Most of us learned about World War II through the pages of Anne Frank’s diary. The 15-year-old German-Dutch girl was of Jewish descent, which means that in 1940s Europe she and her family were being persecuted by the Nazis. The family moved to Amsterdam, Netherlands when Adolf Hilter took power in Germany in 1934. In 1940, the Germans both revoked citizenship of Jewish people and occupied the Netherlands, trapping the Frank family in hostile territory. The family tried to flee to the United States, but their paperwork was never processed.
On her thirteenth birthday on 12 June, 1942 Anne Frank received a diary and started writing in it. In July 1942 the Frank family went into hiding in a secret annex concealed behind a bookcase in the building where Anne’s father, Otto Frank, worked. The only people known to have known about the secret annex were Otto Frank’s coworkers Victor Kugler, Johannes Kleiman, Miep Gies (and her husband Jan Gies), and Bep Voskuijl (and her father, Johannes Hendrik Voskuijl). They brought food and news of the war to the annex inhabitants and guarded the secret annex with their lives. If caught, each of these helpers could be put to death by the Nazis for helping the Frank family. Also living in the secret annex were the Van Pels family: Hermann, Auguste, and 16-year-old Peter as well as a friend of the family named Fritz Pfeffer.
In August 1944 the Nazi secret police (the Gestapo) arrived and went straight to the secret annex where they arrested everyone in the house and sent them to concentration camps. Anne and her sister Margot were sent to Auschwitz and then to Bergen-Belsen concentration camp where they both died in February or March 1945. Otto Frank was the only member of the Frank family to survive the holocaust. He fulfilled his daughter’s dream to become a writer by publishing her diary. The Diary of Anne Frank has now been translated into 70 languages and is one of the most-read books of the 20th century.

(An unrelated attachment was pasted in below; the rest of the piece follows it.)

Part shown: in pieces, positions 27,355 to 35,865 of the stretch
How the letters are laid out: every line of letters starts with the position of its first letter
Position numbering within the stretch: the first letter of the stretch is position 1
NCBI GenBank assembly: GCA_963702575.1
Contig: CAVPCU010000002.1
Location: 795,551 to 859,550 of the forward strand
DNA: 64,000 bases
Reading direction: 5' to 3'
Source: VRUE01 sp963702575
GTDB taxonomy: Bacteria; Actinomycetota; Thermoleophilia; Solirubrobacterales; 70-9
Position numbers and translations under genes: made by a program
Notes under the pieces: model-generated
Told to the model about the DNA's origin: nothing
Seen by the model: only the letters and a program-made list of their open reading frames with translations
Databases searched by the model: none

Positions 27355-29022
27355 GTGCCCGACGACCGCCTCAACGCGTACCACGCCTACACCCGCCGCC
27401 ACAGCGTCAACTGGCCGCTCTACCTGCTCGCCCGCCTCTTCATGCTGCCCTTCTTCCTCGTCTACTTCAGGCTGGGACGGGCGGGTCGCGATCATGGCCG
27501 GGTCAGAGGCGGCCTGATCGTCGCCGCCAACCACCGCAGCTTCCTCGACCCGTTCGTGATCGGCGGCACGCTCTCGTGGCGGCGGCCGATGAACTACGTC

A new investigation led by historians and ex-FBI members has spent six years studying the case and now think they have identified the person who betrayed the Frank family to the Gestapo: a Jewish businessman named Arnold van den Bergh. Van den Bergh died in 1950, but during the 40s he was a member of Amsterdam’s Jewish Council. The Jewish Councils were set up by the Nazis to enforce Nazi rules as a way to keep non-Jews from hearing about the atrocities they were committing and getting involved. The investigators believe that van den Bergh gave the Nazis information about the Frank family in order to save his own family. Investigators also believe that Otto Frank knew who betrayed him but kept it a secret, as he understood why it happened and did not wish to fan flames of anti-semitism.